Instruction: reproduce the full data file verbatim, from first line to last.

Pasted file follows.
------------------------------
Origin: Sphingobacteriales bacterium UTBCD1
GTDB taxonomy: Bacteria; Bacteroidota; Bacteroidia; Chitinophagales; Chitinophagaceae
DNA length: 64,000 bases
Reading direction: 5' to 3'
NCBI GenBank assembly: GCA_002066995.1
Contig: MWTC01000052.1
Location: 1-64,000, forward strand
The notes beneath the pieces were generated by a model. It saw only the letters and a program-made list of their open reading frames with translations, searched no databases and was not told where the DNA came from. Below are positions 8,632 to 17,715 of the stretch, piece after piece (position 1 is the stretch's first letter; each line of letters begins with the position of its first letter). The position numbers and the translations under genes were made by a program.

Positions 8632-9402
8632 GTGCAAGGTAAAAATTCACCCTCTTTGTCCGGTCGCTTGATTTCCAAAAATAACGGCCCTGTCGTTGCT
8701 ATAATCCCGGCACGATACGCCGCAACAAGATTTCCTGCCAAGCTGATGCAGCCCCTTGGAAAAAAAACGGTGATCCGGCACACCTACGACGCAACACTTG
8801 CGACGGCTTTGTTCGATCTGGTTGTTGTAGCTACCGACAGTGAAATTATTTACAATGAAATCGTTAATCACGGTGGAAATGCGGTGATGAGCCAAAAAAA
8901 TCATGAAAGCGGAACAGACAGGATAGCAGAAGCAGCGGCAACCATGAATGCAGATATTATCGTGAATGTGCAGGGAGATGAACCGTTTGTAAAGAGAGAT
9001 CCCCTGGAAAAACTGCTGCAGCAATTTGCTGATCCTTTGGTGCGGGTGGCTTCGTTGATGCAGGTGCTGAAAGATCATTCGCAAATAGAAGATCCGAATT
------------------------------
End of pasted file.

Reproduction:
Origin: Sphingobacteriales bacterium UTBCD1
GTDB taxonomy: Bacteria; Bacteroidota; Bacteroidia; Chitinophagales; Chitinophagaceae
DNA length: 64,000 bases
Reading direction: 5' to 3'
NCBI GenBank assembly: GCA_002066995.1
Contig: MWTC01000052.1
Location: 1-64,000, forward strand
The notes beneath the pieces were generated by a model. It saw only the letters and a program-made list of their open reading frames with translations, searched no databases and was not told where the DNA came from. Below are positions 8,632 to 17,715 of the stretch, piece after piece (position 1 is the stretch's first letter; each line of letters begins with the position of its first letter). The position numbers and the translations under genes were made by a program.

Positions 8632-9402
8632 GTGCAAGGTAAAAATTCACCCTCTTTGTCCGGTCGCTTGATTTCCAAAAATAACGGCCCTGTCGTTGCT
8701 ATAATCCCGGCACGATACGCCGCAACAAGATTTCCTGCCAAGCTGATGCAGCCCCTTGGAAAAAAAACGGTGATCCGGCACACCTACGACGCAACACTTG
8801 CGACGGCTTTGTTCGATCTGGTTGTTGTAGCTACCGACAGTGAAATTATTTACAATGAAATCGTTAATCACGGTGGAAATGCGGTGATGAGCCAAAAAAA
8901 TCATGAAAGCGGAACAGACAGGATAGCAGAAGCAGCGGCAACCATGAATGCAGATATTATCGTGAATGTGCAGGGAGATGAACCGTTTGTAAAGAGAGAT
9001 CCCCTGGAAAAACTGCTGCAGCAATTTGCTGATCCTTTGGTGCGGGTGGCTTCGTTGATGCAGGTGCTGAAAGATCATTCGCAAATAGAAGATCCGAATT